That beautiful home, visible from Route WW - but out of earshot - will always be The Stice Place to those of us who lived here most of our lives.
The first owners we knew were the Evanses - Lolly and Uriel and their boy, Shannon. I didn’t know, or care, that Shannon was a grandson of Richard Estes, who gave the ground on which Olivet Church was built. We kids thought Shannon’s dad must have been very wealthy because he put all of Olivet Church’s collection money into a paper candy sack and put the sack in his coat pocket on "preaching Sundays."
After the Evanses’ home burned to the ground, they built another one, a lot like the one that burned and in the same location.
The community was very involved in the Evanses’ lives in those years. However, our quiet little religious community had a lot to talk about when two families from St. Louis bought family farms in our community and the two men drove, four days a week, back and forth to their offices in St. Louis.
They didn’t fit into the rural community very well, but they added two very nice homes.
One family moved the Evanses’ white frame home to a new location for their hired help. They built a huge mansion with long driveways to its front and a large garage. That’s the big home we see in our newspapers these days; it’s behind the beautiful, empty horse pasture on Route WW. Its architecture is said to be copied from a home of one of our early U.S. presidents.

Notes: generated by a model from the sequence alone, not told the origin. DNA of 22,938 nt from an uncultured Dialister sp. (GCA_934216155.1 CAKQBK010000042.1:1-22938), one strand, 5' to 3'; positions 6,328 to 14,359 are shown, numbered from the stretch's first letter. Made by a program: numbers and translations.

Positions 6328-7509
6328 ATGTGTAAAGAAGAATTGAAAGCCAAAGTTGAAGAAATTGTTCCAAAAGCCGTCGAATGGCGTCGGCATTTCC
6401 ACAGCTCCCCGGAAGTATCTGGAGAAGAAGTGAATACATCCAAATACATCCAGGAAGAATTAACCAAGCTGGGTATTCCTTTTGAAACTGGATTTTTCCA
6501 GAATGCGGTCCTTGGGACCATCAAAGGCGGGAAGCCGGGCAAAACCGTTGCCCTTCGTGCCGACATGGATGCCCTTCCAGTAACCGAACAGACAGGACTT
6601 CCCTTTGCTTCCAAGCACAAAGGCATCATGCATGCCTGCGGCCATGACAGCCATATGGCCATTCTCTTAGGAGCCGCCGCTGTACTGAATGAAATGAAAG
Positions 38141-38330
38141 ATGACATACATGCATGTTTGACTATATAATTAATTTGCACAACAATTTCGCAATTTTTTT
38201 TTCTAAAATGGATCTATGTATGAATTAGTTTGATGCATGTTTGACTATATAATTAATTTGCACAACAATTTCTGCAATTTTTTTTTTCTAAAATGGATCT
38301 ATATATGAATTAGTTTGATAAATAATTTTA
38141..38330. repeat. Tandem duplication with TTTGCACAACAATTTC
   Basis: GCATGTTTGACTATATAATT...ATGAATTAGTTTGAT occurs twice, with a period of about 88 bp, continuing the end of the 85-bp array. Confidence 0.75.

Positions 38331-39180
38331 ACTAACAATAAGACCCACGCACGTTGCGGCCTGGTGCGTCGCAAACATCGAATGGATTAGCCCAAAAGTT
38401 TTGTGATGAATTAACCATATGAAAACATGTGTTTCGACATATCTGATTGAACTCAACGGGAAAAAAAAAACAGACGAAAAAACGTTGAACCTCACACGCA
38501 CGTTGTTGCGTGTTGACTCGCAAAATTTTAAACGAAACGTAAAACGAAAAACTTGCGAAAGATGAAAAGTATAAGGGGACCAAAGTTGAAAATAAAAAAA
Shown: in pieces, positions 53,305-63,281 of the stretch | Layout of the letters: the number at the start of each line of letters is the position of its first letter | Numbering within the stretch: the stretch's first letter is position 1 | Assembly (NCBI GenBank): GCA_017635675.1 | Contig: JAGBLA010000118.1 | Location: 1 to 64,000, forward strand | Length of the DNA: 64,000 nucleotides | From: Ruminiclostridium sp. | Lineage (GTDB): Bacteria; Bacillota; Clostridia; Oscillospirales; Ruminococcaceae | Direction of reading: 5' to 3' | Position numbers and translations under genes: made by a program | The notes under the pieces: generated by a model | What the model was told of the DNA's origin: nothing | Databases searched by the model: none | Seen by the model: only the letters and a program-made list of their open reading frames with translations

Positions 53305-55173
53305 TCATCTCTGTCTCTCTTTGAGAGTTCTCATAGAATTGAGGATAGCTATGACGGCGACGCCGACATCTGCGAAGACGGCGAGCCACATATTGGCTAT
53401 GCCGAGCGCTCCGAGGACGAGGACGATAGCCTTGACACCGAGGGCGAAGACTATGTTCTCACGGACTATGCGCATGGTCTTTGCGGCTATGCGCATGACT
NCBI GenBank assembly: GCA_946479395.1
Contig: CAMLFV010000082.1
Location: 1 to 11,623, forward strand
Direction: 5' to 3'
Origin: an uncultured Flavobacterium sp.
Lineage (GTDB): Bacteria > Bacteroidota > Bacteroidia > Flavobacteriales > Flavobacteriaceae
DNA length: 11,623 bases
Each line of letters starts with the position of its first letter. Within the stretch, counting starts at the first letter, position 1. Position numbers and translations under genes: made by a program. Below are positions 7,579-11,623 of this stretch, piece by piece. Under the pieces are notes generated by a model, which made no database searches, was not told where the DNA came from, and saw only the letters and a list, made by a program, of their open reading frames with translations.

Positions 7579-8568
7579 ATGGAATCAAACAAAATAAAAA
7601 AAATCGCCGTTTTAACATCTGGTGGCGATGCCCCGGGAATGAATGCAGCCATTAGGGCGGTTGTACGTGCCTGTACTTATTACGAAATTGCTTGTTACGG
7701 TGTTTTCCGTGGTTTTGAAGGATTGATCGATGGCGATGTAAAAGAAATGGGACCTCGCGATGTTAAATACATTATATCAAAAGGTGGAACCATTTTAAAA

The other St. Louis family - was the name Gardner? - decided against repairing their historic brick home. Instead, they chose to dismantle it, saving every handmade nail, every hammered-out door latch and hinge, and all the undamaged bricks. They had it all built back the way it was when Tom Turner’s slaves built it from about 1802 to 1804. The slaves were brought from Kentucky to dig the clay, form it into thousands of bricks, dry them and fire them in homemade kilns. They even created house plaster by crushing white limestone rocks from the creek; they strengthened the plaster with horsehair and straw!
The home is said to be the first brick mansion in Boone County, built even earlier than Gordon Manor, which "guards Columbia’s eastern portal." I’m one of the old-timers who still calls the restored home "where Pages lived" or "The Dr. Smidke place."
I was away when a new family moved to the Evans location and was attending Sunday school and church at Olivet. It was not easy for Maurice Stice, an attorney, to get around on crutches, but he didn’t complain. The family’s five young people were almost grown. The youngest one was preparing for a career in medicine. None of the five had time for our Harg Hustlers’ 4-H Club, but the Stices offered their lake for picnics and fishing.
To be continued another Monday.